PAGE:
Zhaire Smith should have known that once he became the rookie the Philadelphia 76ers left draft night with, an injury was in his not-so-distant future.
And now, less than two months after he entered the league, Smith has suffered a fractured left foot while taking part in a development camp in Las Vegas, which will require surgery later this week, according to Yahoo Sports.
This is nothing new for the Sixers, who have lost one of their rookies for a prolonged period due to injury every year since 2013.
First it was Nerlens Noel, who, after being drafted sixth overall in 2013, missed the entire season to recover from knee surgery.
Then Joel Embiid missed not only his first year after being drafted third overall in 2014, but the following year too with a foot issue.
Ben Simmons continued the trend with a foot injury of his own to sit out all of 2016-17 after being drafted first overall.
Last year’s situation with Markelle Fultz, however, was by far the weirdest as a puzzling shoulder problem kept the first overall selection sidelined the first 68 games and altered his shooting form.
Of all the curses in sports, the voodoo on 76ers rookie is one of the most inexplicable. A lengthy title drought is considered a hex for many franchises, but winning a championship is extremely difficult and is often helped by luck.
Rookies getting injured every year in a mysterious manner during the offseason and then missing most, if not all of the season? That’s just too specific and improbable to be chalked up as a coincidence.
Smith nearly avoided this fate when he was drafted by the Phoenix Suns with 16th overall pick in this year’s draft, but was later traded to the Sixers for Mikal Bridges.
It’s unclear how long Smith will be out of action, but the injury is substantial enough that it continues Philadelphia’s terrible injury luck another year.
LeBron James nearly became a statistic as a dropout during his childhood. Instead, he went on to put up gaudy statistics in the NBA.
Now that he has the means to help keep kids from a similar pitfall, he’s doing everything he can.
On Monday, LeBron opened up the I Promise School in his hometown of Akron, Ohio – an elementary school for 240 at-risk students.
The school is initially beginning with third and and fourth grade, and has a longer school day and longer school year than the normal public school to accelerate its students’ development.
The list of what the school offers is long and meaningful: free tuition; free uniforms; free transportation within two miles; free breakfast, lunch and snacks; college tuition for every graduating student; food pantry for families; GEDs and job placement services for parents; and a free bicycle and helmet.
There’s nothing half-way about the initiative. It isn’t a charter school – it’s a public school that’s partnered with the Akron Public Schools system, meaning it has structure and a curriculum that meets educational standards.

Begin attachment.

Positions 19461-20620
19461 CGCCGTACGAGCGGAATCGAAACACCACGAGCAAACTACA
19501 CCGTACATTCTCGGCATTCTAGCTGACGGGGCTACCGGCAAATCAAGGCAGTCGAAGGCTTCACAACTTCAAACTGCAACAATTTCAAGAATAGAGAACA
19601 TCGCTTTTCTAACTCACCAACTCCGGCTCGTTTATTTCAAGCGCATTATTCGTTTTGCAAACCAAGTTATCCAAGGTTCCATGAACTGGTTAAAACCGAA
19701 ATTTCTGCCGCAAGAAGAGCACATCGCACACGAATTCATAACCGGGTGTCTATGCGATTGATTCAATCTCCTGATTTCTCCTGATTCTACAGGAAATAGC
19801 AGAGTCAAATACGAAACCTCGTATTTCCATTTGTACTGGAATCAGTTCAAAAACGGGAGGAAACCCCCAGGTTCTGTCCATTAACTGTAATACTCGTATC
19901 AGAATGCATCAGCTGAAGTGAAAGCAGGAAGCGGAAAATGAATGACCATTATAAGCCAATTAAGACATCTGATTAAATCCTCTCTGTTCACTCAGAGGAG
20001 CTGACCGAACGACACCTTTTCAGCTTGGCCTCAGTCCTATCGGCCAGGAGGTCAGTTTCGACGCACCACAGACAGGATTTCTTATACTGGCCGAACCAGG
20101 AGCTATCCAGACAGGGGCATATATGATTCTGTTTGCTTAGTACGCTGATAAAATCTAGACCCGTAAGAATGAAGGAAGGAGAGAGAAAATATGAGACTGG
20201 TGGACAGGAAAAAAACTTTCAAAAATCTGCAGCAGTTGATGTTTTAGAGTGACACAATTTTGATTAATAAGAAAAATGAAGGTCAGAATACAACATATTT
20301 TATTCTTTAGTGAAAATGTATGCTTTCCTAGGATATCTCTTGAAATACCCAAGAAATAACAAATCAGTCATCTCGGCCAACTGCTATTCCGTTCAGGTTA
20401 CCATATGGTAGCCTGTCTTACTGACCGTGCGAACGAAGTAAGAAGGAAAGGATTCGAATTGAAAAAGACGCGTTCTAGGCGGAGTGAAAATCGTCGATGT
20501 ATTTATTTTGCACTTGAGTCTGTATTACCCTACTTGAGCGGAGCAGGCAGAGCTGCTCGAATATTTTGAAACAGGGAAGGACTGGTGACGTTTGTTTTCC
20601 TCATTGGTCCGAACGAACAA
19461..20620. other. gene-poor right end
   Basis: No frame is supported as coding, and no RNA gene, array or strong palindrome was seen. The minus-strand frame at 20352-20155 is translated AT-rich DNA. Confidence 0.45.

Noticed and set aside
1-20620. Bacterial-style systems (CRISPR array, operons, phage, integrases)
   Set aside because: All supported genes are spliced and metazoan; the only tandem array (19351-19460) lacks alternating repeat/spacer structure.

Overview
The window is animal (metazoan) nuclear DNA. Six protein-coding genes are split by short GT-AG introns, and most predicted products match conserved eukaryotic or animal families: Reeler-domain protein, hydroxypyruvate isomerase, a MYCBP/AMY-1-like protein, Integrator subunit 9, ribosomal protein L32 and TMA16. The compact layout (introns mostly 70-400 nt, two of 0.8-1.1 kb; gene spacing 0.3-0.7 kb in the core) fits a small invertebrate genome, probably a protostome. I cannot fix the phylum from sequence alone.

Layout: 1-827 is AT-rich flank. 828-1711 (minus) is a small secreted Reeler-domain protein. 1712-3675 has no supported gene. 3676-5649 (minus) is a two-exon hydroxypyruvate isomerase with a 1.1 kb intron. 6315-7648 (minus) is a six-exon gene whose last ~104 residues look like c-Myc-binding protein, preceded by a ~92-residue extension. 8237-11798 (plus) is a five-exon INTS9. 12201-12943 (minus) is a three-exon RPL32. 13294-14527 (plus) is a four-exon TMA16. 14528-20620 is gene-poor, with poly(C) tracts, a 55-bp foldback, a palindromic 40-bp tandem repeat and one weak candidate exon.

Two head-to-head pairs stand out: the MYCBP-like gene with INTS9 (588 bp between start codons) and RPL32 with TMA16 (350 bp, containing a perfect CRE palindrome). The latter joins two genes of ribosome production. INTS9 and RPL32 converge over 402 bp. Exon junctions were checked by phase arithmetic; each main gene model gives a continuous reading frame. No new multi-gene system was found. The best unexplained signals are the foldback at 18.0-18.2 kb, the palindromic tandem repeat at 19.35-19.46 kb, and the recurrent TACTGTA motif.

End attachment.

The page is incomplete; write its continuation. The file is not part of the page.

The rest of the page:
A dream come true for LeBron James and his foundation: The I Promise School for at-risk students in Akron opens today with plan to transform lives of students and parents:https://t.co/fxTrCaueBM pic.twitter.com/D27di415k8— Jeff Zillgitt (@JeffZillgitt) July 30, 2018
James didn’t have to do this. Physically, obviously. No one was forcing him. But he didn’t have to do it to have a positive impact off the court. He’s already done that as one of the most socially-aware superstars in sport.
From speaking out against social injustice, to paying for kids to attend college, to openly denouncing United States President Donald Trump, LeBron has been nothing short of a role model.
But he opened up this school anyways because he truly believes in the importance of what he’s doing. By investing in children and their future, James is proving that as great of a basketball player as he is – and he may be the best ever – he’s an even better human being.
The school is also a reminder that regardless of where LeBron is playing and no matter how Hollywood he gets, his heart will always be in Akron.
The championship he delivered to Cleveland and Ohio two years ago is the single greatest sporting achievement the region has ever seen, but his contributions to the community were never limited to a title and never will be.
Legacy is a word that’s tossed around plenty when LeBron’s name comes up, as is the case with other great athletes. But as passionately we discuss his standing in the history of basketball, we’ll never have to question his reputation as a person.
It doesn’t matter if it’s 10, 20 or 50 years down the road – even at this very moment, that’s more important than anything else.
Speaking at the opening of his I Promise School in Akron, Ohio on Monday, James discussed his decision to leave the Cleveland Cavaliers for the Lakers this summer and his aspirations for the season.
“We don’t have any (expectations) right now, but we’re definitely going to be better than we were the previous year,” James said.
See what else LeBron had to say in the video below.